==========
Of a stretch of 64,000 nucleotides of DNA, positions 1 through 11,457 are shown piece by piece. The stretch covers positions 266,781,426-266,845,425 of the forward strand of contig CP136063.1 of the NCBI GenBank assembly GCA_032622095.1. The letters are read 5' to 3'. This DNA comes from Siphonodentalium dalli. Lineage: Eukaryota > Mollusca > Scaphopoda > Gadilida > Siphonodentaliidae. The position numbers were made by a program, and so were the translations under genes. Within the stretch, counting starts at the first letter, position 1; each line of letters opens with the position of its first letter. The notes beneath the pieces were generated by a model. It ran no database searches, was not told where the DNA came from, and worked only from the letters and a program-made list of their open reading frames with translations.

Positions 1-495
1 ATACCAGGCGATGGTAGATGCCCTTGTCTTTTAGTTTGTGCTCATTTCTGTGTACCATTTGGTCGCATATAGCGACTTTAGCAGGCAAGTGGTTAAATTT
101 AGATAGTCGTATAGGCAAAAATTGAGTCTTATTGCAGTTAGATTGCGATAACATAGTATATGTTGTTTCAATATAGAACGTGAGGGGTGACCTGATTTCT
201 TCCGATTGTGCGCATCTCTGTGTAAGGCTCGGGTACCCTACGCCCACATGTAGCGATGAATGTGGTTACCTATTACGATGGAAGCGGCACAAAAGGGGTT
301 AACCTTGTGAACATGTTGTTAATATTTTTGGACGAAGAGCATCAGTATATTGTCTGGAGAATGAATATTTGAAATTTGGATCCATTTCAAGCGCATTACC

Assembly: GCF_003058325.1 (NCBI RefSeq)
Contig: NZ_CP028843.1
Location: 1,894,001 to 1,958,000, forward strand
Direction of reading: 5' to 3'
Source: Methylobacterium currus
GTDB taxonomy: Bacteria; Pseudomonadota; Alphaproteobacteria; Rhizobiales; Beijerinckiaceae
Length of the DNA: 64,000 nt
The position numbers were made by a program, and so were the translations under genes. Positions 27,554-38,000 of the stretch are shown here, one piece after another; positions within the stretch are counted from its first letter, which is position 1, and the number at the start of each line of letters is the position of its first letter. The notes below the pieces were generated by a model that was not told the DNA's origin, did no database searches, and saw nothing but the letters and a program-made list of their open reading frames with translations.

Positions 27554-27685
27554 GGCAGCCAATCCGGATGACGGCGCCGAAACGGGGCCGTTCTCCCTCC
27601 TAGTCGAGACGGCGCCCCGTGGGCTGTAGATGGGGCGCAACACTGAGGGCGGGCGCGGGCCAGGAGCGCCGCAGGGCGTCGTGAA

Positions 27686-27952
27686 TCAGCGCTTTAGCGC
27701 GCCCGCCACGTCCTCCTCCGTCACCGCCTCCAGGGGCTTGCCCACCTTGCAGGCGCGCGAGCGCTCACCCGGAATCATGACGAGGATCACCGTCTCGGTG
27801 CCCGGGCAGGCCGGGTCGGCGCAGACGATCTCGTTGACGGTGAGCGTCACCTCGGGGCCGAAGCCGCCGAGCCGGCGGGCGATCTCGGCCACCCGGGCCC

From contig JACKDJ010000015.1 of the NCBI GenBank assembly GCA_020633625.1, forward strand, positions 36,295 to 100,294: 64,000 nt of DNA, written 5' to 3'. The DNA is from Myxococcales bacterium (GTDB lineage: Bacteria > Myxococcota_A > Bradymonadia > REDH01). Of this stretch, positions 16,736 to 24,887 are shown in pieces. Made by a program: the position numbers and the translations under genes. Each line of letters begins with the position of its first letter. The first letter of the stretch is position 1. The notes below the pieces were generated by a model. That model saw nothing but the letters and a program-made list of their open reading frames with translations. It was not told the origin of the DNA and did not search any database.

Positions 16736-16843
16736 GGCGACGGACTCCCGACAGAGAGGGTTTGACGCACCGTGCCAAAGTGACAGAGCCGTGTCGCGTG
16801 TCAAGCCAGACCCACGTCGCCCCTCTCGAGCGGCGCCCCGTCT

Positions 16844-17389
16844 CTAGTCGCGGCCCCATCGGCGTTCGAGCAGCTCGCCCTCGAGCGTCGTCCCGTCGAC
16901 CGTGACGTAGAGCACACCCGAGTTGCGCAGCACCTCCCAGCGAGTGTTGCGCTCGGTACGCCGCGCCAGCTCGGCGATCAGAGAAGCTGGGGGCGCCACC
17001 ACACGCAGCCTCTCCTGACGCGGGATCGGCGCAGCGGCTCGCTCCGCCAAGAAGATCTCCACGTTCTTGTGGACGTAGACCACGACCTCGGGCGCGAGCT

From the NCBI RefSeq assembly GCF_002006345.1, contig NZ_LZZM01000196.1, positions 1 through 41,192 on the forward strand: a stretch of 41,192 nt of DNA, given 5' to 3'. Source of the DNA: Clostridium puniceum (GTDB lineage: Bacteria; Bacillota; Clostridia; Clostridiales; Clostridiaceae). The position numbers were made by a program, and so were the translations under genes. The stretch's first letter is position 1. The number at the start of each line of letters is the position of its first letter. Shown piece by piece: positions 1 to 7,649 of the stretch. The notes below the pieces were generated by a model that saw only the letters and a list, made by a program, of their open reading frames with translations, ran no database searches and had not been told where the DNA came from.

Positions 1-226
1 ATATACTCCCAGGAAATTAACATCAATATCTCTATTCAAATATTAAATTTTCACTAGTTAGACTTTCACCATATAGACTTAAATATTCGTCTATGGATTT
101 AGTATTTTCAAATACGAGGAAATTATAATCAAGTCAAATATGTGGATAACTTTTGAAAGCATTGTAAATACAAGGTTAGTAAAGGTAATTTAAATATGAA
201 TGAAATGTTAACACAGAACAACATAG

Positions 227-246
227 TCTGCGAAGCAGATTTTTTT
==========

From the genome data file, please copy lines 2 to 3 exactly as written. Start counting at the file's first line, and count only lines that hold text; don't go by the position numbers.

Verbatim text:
Positions 1-495
1 ATACCAGGCGATGGTAGATGCCCTTGTCTTTTAGTTTGTGCTCATTTCTGTGTACCATTTGGTCGCATATAGCGACTTTAGCAGGCAAGTGGTTAAATTT